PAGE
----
Mother was unique—so different from some Moms, and how I praise the Lord for that!  Now and then I was allowed in the kitchen to make chocolate chip cookies.  After every meal I helped with the clean up; Mother washed the dishes and I dried them and put them away.  (That was special bonding time.)  But I NEVER cooked a meal.  I picked up a few tips from kitchen observation, but I was not taught to cook.  Mom’s famous words were:  “Soon enough you will grow up and have to cook, and since you can read you’ll be able to manage!  Anyone can cook!” 

I was taught to work.  I had to clean the bathrooms and do the ironing (both of which I absolutely love to this day).  But Mom was the cook.  We frequently had company for dinner and my job—my wonderful job!—was to get out the silver, china, and stemware, and set a beautiful table.  The centerpiece was my domain; I had free reign to arrange flowers, candles, and whatever else I could dream up.  Even when there were only the four of us at the table—my parents, my sister, and me—I dressed the table and took enormous pride in the job.  I still do!  My mother wanted me to invest time in reading, knitting, stitching, and doing other creative things along with the music—rather than cooking.

Obviously, as a wife and mother of six children, I did end up doing a lot of cooking and baking over the years!  My mother was wise.  She schooled me in the even more vital, life energizing creative things that bring grace, beauty, and elegance to those chores we have to do in the midst of life’s inevitable challenges.

I’m eternally grateful for both of my parents, and the older I get the more I think of them.  My father traveled frequently because the company he worked for (Lauson Motors in New Holstein Wisconsin/the company eventually became Tecumseh) was knee deep in wartime production.  But when Dad was home, he was my Dad!  He frequently came home with the gift of a book for me, and he always wanted to read whatever I had been writing.  The greatest boost I can recall was when, at age 11, I showed Dad an essay I’d written for a school assignment.  Dad read the text carefully, and said:  “You really think thoughts!”

I could go on forever and bore you readers to distraction about my delightful life, but I won’t.  I hope to stop short of causing abject ennuni!  Meanwhile, much as I have always thought New Year’s resolutions to be rather silly, I have set a goal for the coming year:

To constantly evoke a rather maudlin, corny old Bing Crosby tune the lyrics of which went:  “Accentuate the positive, eliminate the negative . . . “.  Not that I subscribe to “the power of positive thinking”.  Mankind is fallen, and without intervention of the life of Jesus Christ we are lost.  The power of positive thinking is hogwash.  I cannot eliminate ISIS by thinking.  We cannot change our nation, by just thinking; we must pray and WORK—and then only God’s Spirit will make a difference!  Just “thinking” will never deal with the horrendous world issues which our clueless, muddleheaded, and/or downright evil President refuses to acknowledge.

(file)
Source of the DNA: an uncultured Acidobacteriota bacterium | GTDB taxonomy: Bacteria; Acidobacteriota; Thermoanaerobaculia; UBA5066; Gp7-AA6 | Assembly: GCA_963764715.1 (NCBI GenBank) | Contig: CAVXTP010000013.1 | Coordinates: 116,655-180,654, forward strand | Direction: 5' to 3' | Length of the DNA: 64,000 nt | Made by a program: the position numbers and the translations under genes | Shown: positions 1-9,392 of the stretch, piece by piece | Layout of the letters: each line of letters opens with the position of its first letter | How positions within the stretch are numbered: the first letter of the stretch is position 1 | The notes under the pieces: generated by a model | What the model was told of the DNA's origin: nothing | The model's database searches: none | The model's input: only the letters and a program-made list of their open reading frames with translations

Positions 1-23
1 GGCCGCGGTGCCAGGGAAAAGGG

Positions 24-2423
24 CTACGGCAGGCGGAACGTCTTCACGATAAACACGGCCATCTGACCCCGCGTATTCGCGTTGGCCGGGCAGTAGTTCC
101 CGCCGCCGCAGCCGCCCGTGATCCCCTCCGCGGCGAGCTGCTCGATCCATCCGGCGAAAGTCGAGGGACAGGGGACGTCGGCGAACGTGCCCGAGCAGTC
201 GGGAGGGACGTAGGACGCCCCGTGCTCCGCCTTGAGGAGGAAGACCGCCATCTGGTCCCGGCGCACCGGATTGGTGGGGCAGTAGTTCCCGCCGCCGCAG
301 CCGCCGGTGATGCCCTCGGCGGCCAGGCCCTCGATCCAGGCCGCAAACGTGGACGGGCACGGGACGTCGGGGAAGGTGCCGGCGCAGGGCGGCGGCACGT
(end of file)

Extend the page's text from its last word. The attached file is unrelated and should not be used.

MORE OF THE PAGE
Only God can change the world, and eventually He will—as He has promised through ages of Old Testament prophecy confirmed by the Lord Jesus in the Gospels, as well as in the New Testament Epistles!  Meanwhile, as I pray and live as the Lord leads, I can—as old Bing crooned—“Accentuate the positive”.

Here is an example:  rather than continuing to spout off about Obama’s idiotic State of the Union address, or grousing about the Packers’ failure to complete their great start against the Seahawks last Sunday I can (and am!) robustly cheering Speaker John Boehner for his classic End Run around our President, by inviting Benjamin Netanyahu to address The House of Representatives on the threats of Iran and Islamic terrorism.  Clearly, the Seahawks—even Obama’s speech—fade into the back of my mind, next to Boehner’s Play of the Week—maybe the play of the year!

To summarize, my goal is to continually and faithfully focus on and publish good news.  But specifically, what do all these musings have to do with a piano day?  Simply this:  On my piano days I begin by struggling over the few Chopin nocturnes I can even dream of playing, adding some easier classics such as George Winston’s arrangement of Pachelbel’s beloved Kanon, lightening up with a Scott Joplin rag or two, and ending with my treasured book of Gospel hymns including Amazing Grace.